The issue with the vast majority of VPN's is that because they block your ISP from seeing what you are looking at on the internet, they also bypass any filters you may have switched on, such as parental controls or other security features. Basically, if your ISP cannot determine where you are on the internet, how can it block the more harmful aspects of the web?
A solution to this would be for the VPN's themselves to have their own established filters, but do they? We explored VPN’s across a broad scale trying to determine whether they put Children and Young People at more risk when used.
We couldn't complete an exhaustive test using all the UK Internet Service Provider's, so instead we selected Virgin Media as our benchmark provider. We were also going to use SWGfL’s Test filtering to see how it blocks harmful content when restrictions are added. For testing, we were going to use simple access requests to some of the most mainstream free pornography sites in the UK to see how effective filtering already was without using a VPN. We did this on a standard home network which would be common for most families to regularly use.
The first test was switching on all the Virgin router filtering options called ‘Websafe’ and then accessing pornography sites. Virgin quickly passed, and the access attempt was blocked. Next, we ran the SWGfL Filtering test, which confirmed that the Internet Service Provider ran the Internet Watch Foundation (IWF) Child Sexual Abuse Material (CSAM) list and prevented access. Satisfied that the filtering system was working correctly, we now ran the same test using the VPN's.
For each VPN test, they completely bypassed the filtering already provided by the Internet Service Provider, meaning pornography sites could be accessed freely. We also ran the VPN's through the SWGfL filtering test, and again, they failed. This wasn't unexpected as creating an encrypted tunnel will provide anonymity, making it difficult for the Internet Service Provider to see where you are going online and apply the necessary filters.
If we turn our attention to each of the VPN's themselves, it was important to see whether there was a way of turning on filtering within the software. From what we saw, the answer was no!
While a couple of the VPN's provided ‘split tunneling’, where you can create a list of sites where you don't want your VPN to be active, there was no blanket filtering option for harmful content. If a family household wished for a VPN to be on all the time, they would have to manually input each site they wanted the home ISP to block. Due to the vast nature of the internet and the unpredictable behavior around online activity, this is not exactly practical for families to implement.
When it comes to VPN’s, they can create a paradox: implementing them can help withyour own security online, however, without the filtering options from internet providers, VPN’s can expose more harmful content to the family. It’s important to fully understand what you are truly getting with a VPN so there are no surprises down the line. Make sure you consider what needs to be prioritized for the family and what would offer the most security or peace of mind.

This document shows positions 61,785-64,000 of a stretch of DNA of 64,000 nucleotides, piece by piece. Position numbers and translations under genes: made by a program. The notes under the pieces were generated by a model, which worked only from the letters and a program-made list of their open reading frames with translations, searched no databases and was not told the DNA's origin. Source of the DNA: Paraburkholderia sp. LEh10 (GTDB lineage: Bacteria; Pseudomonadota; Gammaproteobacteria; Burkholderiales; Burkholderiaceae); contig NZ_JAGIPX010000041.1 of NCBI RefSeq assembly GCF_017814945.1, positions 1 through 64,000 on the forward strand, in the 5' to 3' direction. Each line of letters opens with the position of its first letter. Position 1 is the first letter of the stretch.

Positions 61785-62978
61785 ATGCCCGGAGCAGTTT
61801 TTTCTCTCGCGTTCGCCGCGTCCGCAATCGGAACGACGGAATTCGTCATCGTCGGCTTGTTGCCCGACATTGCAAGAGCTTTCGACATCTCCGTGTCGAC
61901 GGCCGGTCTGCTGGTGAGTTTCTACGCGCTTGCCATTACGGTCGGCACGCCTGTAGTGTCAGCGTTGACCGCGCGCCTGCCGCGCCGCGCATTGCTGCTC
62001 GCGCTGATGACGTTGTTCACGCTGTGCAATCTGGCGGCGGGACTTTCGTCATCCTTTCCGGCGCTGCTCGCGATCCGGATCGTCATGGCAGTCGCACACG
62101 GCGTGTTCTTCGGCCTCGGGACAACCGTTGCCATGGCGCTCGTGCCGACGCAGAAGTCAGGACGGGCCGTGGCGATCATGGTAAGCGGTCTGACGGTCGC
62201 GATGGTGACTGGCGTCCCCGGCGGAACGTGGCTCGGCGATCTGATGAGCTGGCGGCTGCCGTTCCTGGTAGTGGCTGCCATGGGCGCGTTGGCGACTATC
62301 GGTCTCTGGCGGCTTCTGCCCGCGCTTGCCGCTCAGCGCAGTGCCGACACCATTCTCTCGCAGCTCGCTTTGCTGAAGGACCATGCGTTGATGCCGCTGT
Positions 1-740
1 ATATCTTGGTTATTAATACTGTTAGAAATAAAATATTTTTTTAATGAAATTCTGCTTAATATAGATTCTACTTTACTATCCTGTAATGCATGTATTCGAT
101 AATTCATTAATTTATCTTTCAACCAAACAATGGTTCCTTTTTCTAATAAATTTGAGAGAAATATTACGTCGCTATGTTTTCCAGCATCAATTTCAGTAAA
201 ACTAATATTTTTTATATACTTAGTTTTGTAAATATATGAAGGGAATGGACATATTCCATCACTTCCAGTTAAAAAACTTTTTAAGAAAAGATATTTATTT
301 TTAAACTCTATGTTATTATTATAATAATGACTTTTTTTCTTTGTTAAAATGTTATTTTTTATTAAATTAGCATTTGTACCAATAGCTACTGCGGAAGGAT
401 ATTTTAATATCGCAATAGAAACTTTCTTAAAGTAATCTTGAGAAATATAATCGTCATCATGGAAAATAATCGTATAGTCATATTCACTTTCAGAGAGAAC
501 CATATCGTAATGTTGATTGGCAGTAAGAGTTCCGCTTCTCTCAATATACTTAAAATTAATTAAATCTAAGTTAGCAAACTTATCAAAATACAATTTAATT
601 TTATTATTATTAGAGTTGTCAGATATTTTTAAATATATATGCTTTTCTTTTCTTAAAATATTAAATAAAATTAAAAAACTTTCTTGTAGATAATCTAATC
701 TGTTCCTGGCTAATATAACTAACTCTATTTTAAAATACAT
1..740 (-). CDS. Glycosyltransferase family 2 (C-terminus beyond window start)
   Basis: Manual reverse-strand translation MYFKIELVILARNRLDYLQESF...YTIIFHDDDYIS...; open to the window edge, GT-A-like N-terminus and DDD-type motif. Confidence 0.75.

So could VPN's enable filtering the same way that internet provides do? On the face of it, it should be possible. Several VPN's already have enhanced cybersecurity features, including blocking malicious sites. If they can do this for cybersecurity, then why not online safety? It's an interesting question and one we should be asking.
Take a look at the most commonly used VPN providers in the UK and see what they offer for your household. Please note: this list should not be seen as recommendations
Please note: Although some of these VPN options highlight protection from Malware, this primarily relates to blocking or avoiding malicious websites. Even with a VPN, users can still find themselves victim to viruses.
Taking into account all the above and from the VPN breakdowns, there are some clear advantages to using VPN’s. If there weren’t, then they wouldn’t be as actively used as they are today. The below are some of the key benefits of installing a VPN within your household:
As with advantages though also come disadvantages. VPN’s have yet to become a regular staple within the common household and there are still some concerns around how they can protect against other types of online harm aside from cyber security. The below are some of the disadvantages around VPN’s:
Having looked at VPN’s from various angles, it seems there is still some work to do around online safety and protection from online harm. VPN’s do offer the user some notable benefit around internet freedom and accessibility but unfortunately these benefits create disadvantages in themselves.
If you are considering using a VPN for the household, then it is important you are fully aware of what you are purchasing. Make sure it is well established and has the appropriate approvals in place. Do not download something just based on the price, make sure you are aware of all the features that it provides and think critically about how this could affect your day to day internet activity.
It’s important to determine levels of importance for your family’s internet usage. If you merely want to access media content abroad but still want to prioritise safety filters for the family, then a VPN may not be the best course to take. On the other hand, if you work from home and are concerned about security threats, then a VPN can provide some notable support.
Whatever you decide to do, ensure you do your research and always think critically. For more information around cyber security you can access our pages around software, data protection and training.
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